BY: NADIA ZAIDI
Van life offers us the kind of inhibition like no other. Truthfully, living on wheels does make you happier, less stressed, and fearless. But it also puts you at risk of theft and other crimes. This shouldn’t deter you, in the same way that living in a house shouldn’t – in both cases, safety is key.
Here are some tips on being safe while living in your van:
Don’t make it obvious. It’s called having “stealth” van life, and it’s the practice of making it appear as though your van life is not your home. This will allow you to live in remote, urban areas without being harassed. You want to make your van blend in, so that it resembles every other vehicle. Remove stickers, flashy adornments, or clutter around vehicle windows. This way people won’t be able to track your parking habits. If you can, opt for blacking-out your windows in order to hide your personal belongings.
Find places to sleep
Know where to sleep. The truth is that you don’t want to sleep in the same spot two nights in a row. Switch between several legal overnight parking spaces, so that you don’t attract attention to your vehicle. It’s important to reserve your spot for sleeping only. Don’t cook outside your van, watch anything with bright lights, or make loud noises. The key is to blend in and not let anyone suspect a person is sleeping inside. Shh! Try and find places that have several other vehicles parked because it will allow you to greater blend in.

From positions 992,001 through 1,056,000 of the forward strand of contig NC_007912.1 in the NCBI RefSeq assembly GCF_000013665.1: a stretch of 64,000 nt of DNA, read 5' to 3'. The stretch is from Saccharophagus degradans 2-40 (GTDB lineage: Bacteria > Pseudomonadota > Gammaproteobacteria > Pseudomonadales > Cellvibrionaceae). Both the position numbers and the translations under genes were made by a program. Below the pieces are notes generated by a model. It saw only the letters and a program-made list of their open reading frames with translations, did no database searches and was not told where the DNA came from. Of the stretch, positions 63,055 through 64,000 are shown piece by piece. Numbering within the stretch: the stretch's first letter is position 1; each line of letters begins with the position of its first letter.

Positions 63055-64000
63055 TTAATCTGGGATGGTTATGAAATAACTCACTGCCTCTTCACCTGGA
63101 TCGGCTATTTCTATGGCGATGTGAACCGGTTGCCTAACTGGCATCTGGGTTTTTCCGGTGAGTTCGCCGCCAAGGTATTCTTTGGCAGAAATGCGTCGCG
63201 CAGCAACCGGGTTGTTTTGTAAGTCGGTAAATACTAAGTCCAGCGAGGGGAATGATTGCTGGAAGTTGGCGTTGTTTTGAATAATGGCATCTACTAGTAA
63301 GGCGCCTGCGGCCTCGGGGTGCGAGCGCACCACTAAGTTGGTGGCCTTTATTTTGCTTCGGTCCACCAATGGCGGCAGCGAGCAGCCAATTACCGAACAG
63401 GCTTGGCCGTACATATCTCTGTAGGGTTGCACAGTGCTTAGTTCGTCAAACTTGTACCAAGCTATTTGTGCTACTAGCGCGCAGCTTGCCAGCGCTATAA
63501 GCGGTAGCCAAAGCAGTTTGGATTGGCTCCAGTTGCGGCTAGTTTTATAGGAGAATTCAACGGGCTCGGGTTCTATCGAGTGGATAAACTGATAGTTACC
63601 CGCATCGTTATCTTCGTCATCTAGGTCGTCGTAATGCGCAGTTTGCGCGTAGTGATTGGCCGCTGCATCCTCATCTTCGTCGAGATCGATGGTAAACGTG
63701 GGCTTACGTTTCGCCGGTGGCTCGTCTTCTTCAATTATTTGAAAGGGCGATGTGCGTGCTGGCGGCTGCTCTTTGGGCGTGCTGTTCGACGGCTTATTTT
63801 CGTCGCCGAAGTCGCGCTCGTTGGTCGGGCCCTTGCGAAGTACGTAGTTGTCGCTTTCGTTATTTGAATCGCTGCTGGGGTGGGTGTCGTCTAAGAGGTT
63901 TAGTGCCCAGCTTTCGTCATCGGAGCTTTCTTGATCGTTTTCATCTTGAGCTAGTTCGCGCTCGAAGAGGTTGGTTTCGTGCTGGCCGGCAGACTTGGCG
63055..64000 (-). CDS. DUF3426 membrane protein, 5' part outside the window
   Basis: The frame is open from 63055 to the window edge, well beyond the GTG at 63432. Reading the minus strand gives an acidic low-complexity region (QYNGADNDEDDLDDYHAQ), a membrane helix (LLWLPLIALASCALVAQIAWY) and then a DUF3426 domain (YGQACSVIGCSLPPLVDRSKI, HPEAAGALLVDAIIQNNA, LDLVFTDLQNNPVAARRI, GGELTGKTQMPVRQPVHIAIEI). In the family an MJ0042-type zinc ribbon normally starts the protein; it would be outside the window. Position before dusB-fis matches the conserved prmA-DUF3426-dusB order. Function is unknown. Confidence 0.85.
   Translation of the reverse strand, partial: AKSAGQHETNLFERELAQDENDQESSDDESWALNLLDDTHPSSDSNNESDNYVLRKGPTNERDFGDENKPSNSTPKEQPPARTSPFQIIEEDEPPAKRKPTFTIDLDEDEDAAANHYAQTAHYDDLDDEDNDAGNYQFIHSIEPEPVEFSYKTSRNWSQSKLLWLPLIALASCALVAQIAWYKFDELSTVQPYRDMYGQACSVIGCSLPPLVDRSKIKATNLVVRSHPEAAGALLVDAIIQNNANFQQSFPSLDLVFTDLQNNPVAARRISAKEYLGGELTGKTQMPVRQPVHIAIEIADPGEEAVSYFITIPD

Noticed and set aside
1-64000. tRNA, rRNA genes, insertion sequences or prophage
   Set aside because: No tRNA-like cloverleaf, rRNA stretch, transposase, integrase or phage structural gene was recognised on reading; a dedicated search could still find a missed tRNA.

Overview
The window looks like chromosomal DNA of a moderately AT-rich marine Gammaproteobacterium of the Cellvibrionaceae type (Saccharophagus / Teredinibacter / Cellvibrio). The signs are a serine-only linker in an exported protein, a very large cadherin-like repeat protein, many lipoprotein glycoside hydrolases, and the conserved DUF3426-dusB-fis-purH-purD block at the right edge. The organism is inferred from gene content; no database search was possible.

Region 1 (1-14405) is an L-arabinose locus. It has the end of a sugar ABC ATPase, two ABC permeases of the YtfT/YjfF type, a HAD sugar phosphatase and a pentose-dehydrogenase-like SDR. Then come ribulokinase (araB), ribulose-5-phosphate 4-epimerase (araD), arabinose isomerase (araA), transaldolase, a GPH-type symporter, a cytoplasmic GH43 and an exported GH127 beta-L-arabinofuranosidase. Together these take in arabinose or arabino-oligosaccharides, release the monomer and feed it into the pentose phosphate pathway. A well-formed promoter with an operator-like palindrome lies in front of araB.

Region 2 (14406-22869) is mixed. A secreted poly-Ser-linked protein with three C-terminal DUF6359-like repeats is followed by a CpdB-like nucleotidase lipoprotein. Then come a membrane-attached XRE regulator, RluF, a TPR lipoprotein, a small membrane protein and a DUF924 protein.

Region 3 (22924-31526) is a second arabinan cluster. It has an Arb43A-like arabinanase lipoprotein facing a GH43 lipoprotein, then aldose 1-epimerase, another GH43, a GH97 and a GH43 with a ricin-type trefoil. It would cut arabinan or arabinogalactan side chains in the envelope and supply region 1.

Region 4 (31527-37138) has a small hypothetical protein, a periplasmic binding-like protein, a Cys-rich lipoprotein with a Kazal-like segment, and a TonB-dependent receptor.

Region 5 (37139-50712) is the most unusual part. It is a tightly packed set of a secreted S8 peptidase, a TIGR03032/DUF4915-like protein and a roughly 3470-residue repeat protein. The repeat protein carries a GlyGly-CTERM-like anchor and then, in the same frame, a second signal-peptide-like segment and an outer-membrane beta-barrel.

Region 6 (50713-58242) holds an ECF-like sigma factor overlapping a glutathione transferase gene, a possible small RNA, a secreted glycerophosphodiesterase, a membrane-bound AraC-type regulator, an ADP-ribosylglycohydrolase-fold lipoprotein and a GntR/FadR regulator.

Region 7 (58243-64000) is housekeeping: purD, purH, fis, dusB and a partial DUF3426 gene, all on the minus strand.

Remain calm and collected during “the knock.”
No matter how careful you are, chances are if you live on wheels you are bound to receive a knock from police officers or other enforcement officials at point or the other. You can either choose to be discreet and ignore the knock — which I do not recommend — or you can simply respond to whoever is out there. Explain to them that you are travelling and passing through the area. It’s just a conversation.
Keep your van secure
There is nothing more discomforting than sleeping with one eye open. To ensure that your van is a safe space for you to drive and live, lock the doors no matter how quickly you exit and re-enter the vehicle. You may also want to invest in more serious measures like deadbolts, padlock door locks, or a safe to keep your valuables. If you feel safer with a deterrent, than keep a bat, mace, or something that might scare off a potential burglar. If you suspect that someone is trying to break into your vehicle while you are inside, start the car alarm and chances are they will flee the scene.
Have a set of tools in case of a break down
Make sure you are equipped with an extra tire and some basic tools in case your van stalls. If not, ensure that you have a AAA membership so that you can call them so that they can make arrangements to tow out your vehicle safely and effectively.
Van life is possible and enjoyable if you follow safe practice. It’s about knowing how to blend into the crowd without really blending in. After all, you’re on wheels and the world is your backyard.